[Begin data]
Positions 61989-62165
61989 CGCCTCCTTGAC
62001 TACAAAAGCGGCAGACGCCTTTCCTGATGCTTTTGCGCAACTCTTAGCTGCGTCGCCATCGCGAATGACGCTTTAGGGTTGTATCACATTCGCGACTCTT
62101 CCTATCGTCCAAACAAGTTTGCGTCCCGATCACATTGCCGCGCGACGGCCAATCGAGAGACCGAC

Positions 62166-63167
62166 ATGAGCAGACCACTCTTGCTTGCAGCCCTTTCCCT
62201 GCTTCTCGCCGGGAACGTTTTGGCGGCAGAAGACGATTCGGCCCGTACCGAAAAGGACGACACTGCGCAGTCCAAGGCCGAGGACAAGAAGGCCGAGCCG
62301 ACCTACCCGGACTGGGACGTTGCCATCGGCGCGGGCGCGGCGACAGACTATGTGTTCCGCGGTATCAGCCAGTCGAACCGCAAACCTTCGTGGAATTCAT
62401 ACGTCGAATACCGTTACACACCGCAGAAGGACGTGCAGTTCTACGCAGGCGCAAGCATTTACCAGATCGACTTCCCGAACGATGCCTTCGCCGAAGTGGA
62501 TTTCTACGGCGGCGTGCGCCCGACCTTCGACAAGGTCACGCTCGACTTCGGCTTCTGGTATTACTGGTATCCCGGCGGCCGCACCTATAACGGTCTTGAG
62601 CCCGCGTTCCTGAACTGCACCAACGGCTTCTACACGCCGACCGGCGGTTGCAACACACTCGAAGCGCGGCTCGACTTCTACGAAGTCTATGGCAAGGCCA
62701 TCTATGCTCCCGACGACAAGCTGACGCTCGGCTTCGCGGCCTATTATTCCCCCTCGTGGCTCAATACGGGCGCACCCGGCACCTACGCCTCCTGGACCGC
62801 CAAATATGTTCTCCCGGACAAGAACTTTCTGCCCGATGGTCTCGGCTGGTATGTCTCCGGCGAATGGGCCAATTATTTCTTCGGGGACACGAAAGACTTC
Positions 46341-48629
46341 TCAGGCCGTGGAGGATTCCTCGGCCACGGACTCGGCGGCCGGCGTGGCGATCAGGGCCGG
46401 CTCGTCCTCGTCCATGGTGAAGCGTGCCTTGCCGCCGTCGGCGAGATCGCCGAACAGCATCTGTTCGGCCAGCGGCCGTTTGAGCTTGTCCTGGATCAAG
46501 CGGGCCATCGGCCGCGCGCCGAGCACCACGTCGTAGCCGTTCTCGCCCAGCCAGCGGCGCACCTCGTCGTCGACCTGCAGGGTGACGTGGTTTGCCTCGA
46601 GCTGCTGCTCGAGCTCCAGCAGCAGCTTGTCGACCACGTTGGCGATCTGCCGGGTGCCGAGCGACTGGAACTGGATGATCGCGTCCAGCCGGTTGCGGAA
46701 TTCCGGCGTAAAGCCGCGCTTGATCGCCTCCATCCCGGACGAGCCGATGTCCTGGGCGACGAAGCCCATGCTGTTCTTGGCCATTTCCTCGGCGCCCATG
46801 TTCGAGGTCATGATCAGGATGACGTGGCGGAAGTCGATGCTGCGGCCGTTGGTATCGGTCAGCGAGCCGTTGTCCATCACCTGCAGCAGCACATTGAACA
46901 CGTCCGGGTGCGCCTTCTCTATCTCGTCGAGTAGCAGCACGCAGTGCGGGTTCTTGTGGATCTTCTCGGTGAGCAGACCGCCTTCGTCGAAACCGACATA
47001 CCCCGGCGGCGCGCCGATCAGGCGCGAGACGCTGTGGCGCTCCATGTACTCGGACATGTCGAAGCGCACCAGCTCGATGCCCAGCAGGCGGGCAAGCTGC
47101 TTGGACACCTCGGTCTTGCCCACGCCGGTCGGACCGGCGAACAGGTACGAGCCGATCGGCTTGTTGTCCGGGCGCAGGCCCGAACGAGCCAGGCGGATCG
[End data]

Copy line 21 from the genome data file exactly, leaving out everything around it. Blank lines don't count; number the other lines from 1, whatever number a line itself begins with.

46901 CGTCCGGGTGCGCCTTCTCTATCTCGTCGAGTAGCAGCACGCAGTGCGGGTTCTTGTGGATCTTCTCGGTGAGCAGACCGCCTTCGTCGAAACCGACATA